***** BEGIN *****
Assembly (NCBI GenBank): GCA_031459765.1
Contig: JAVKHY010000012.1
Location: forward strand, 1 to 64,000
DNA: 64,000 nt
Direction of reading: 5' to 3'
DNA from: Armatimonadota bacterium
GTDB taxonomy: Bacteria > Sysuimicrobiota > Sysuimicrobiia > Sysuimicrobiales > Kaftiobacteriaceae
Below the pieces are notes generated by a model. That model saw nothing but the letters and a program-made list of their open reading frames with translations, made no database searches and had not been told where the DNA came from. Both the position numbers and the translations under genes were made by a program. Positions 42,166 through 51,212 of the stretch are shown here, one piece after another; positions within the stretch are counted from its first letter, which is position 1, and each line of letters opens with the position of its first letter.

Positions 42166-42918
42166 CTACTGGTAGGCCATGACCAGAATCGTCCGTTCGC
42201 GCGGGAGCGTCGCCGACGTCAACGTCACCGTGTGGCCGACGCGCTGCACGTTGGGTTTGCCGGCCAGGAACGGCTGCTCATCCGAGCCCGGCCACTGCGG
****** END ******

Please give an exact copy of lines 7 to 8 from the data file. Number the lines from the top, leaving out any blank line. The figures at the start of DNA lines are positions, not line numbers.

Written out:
GTDB taxonomy: Bacteria > Sysuimicrobiota > Sysuimicrobiia > Sysuimicrobiales > Kaftiobacteriaceae
Below the pieces are notes generated by a model. That model saw nothing but the letters and a program-made list of their open reading frames with translations, made no database searches and had not been told where the DNA came from. Both the position numbers and the translations under genes were made by a program. Positions 42,166 through 51,212 of the stretch are shown here, one piece after another; positions within the stretch are counted from its first letter, which is position 1, and each line of letters opens with the position of its first letter.